WDI Fundamentals Unit 2
So far, we've been making changes "locally," editing files and repositories on our computers.
To collaborate with others (and also back up our files just in case our computer goes out of commission), we need to connect our local repository to a "remote" repository.
GitHub is a company, famous for the platform it built to manage Git repositories in the cloud. On GitHub, developers can share their code, comment on it, and review code changes among one another. It's an implementation of the same Git software you installed on your computer, but it also comes with some additional features.
In a lot of ways, GitHub is like Dropbox.
You have a folder in the cloud, your remote repo, which syncs with your computer. You can share this remote repo with others, grant them special permissions, and view different versions of your files.
Below is what the GitHub interface looks like for a repo called
1. Repo Name and Owner: describe who owns the repository, the name of the repo, and whether the repo is public or private.
2. Overview: displays the number of commits, branches, releases, and contributors to a particular repo. Selecting any one of these options will open a detailed view of your selection.
3. Repo File Structure: displays the contents of the repo. Selecting any file or folder will open a detailed view of that file and allow you to edit its content directly.
4. Fork button: allows you to copy a version of this repo (
user/awesome-project) to your own GitHub account.
5. Side Bar: allows you to respond to issues, create pull requests, and change the settings for this repo.
There are many unique GitHub features crammed on this page, but we'll only be using three of them to start.
There are a few different ways to work together on GitHub, and our class is going to use a specific order of operations to do so.
The GA Instructional Team has put together some resources for you in a repository on GitHub. You'll need to retrieve these files and save a copy on your computer using Git.
Eventually, when you've made changes that you'd like to share with our team, you can submit them back to us via our GitHub repo.
Our workflow looks like this:
This workflow consists of the following steps:
Don't worry, we are going to cover this step by step in plenty of detail.
Although it is open source and anyone can read or contribute to its code, Node.js is maintained by a company called Joyent. Not all of these contributors have the ability to edit the original Joyent repo – that wouldn't be very efficient or safe. Someone could accidentally make a change that conflicts with someone else's contributions, causing the code to break. Changes need to be inspected and approved before they can officially be added to the project.
To create a copy of Joyent's repo, you would need to fork it by clicking "Fork" in the upper right-hander corner:
You don't follow these steps just yet. Read this chapter, and then you'll have a chance to try it out yourself in the Unit 2 Assignment.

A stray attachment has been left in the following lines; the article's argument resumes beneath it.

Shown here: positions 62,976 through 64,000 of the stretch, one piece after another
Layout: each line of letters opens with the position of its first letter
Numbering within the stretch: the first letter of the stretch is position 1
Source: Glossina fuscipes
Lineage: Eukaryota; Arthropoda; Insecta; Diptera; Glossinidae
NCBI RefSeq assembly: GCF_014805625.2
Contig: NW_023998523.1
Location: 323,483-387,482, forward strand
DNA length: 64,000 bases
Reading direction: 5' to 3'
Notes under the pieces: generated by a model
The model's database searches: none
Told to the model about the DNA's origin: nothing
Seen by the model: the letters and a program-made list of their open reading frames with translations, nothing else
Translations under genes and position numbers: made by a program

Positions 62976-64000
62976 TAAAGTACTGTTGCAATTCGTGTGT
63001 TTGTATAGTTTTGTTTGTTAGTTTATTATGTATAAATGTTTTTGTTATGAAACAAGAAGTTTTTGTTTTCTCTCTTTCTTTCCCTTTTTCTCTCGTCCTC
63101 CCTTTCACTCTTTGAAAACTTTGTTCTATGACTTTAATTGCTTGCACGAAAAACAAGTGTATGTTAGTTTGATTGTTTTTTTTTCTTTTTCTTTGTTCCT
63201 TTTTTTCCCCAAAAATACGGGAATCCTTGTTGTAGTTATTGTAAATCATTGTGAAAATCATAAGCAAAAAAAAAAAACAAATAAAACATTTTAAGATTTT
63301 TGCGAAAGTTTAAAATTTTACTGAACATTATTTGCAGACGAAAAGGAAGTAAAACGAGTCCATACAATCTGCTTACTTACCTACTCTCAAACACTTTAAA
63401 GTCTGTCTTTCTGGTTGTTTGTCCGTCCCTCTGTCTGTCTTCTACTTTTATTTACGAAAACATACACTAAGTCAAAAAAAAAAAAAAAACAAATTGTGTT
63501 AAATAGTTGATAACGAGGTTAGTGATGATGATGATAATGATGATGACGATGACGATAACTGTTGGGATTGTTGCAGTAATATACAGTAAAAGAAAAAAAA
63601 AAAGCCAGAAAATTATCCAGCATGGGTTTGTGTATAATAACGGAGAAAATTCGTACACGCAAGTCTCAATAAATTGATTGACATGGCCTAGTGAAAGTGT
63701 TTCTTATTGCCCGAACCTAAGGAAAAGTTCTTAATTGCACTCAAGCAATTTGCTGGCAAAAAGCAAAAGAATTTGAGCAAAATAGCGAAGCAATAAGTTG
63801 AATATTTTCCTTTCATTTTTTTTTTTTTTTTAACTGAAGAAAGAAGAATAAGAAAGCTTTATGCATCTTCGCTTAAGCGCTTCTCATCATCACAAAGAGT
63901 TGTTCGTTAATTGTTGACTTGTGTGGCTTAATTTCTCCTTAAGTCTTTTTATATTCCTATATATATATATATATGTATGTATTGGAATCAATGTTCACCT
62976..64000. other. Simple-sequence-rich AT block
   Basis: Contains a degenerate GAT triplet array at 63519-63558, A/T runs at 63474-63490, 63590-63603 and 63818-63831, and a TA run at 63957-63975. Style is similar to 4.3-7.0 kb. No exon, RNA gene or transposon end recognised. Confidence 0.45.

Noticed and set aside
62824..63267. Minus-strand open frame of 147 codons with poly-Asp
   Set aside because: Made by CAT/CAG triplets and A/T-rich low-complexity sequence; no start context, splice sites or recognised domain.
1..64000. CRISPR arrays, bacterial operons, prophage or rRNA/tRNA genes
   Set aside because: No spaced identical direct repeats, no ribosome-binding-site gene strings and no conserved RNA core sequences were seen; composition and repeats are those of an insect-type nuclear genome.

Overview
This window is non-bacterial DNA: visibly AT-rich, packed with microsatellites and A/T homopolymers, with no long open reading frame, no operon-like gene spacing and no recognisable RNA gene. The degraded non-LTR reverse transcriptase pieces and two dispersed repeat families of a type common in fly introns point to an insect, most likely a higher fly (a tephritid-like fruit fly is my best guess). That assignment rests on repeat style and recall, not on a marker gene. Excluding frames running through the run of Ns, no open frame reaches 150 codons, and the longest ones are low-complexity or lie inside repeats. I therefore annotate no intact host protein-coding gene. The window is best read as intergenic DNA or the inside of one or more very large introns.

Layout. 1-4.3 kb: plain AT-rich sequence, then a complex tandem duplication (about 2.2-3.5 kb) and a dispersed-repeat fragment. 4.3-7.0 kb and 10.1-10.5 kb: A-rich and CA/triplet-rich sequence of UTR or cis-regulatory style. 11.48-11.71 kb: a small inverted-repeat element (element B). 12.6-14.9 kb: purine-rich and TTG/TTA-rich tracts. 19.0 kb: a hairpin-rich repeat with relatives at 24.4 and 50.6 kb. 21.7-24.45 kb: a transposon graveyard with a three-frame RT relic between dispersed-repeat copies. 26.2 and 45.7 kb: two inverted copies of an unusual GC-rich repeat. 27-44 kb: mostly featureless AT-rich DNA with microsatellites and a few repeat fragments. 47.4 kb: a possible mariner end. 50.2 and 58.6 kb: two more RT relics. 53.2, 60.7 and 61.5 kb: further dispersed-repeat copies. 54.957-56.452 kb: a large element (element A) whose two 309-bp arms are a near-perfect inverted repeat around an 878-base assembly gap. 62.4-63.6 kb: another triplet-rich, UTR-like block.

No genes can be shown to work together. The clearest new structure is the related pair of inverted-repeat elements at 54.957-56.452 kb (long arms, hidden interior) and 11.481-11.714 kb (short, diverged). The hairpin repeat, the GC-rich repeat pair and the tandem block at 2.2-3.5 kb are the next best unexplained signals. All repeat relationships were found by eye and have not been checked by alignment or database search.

"Forking" adds a copy of someone else's GitHub repo to your GitHub account.
The forked repo is not perfectly identical, but it includes all the same source files, issues, and commit history.
By forking Joyent's repo, you could have a full working copy of the Node.js source code to play with. When you break something, which you will (everyone does), Node.js won't be affected.
Next, you'll want to be able to edit the code.
To make a local copy of a fork, you'll need to open up the terminal and use a Git command.
You need to navigate to the place where you'd like to store the repo, and then type:
git clone https://url-to-clone
You can find the URL to clone by clicking the green button that says "Clone or Download":
By issuing the clone command, you're asking GitHub via the command line for a copy of your remote repo, and this copy, or clone, ends up in your working directory.
If you're following along in Git Bash in Windows, the commands to copy and paste are a little different than the default Windows copy/paste commands. The command to copy is
control + insert, and the command to paste is
shift + insert.
We covered this in the previous section. As you complete the exercises in the rest of Fundamentals, you'll need to repeat this step frequently.
Once you've committed the changes you've made to the code, your local repo will be different from your remote repo. To update your remote repo on GitHub, you have to push those changes using the Git command
git push origin master.
Don't worry about the
master part just yet.
If you're curious, here's a brief overview:
originis a shortcut for the URL of your default remote repo (in this case, the repo on GitHub). You can have many remotes if you want, but we're only going to work with one in Fundamentals.
masterrefers to the branch on your remote repo where you are currently adding your changes. Again, for now, we're just going to be working on the
Once your changes are pushed to your remote repository on GitHub, you can notify the original repo owner of your changes by submitting a pull request.
A pull request is effectively saying "Hello, maintainer of project X, I made some changes here in my forked copy, and I think they're pretty good. You should add them to your repository." Pull requests are a GitHub feature, so you'll need to head back to the browser to make this happen.
If you ever get stuck working with Git or GitHub, don't worry, you are NOT the first. When you don't understand something, we encourage you to search for an answer via Google or Stack Overflow.
Trust us – you will get to the point where cloning and pushing are like breathing and sleeping.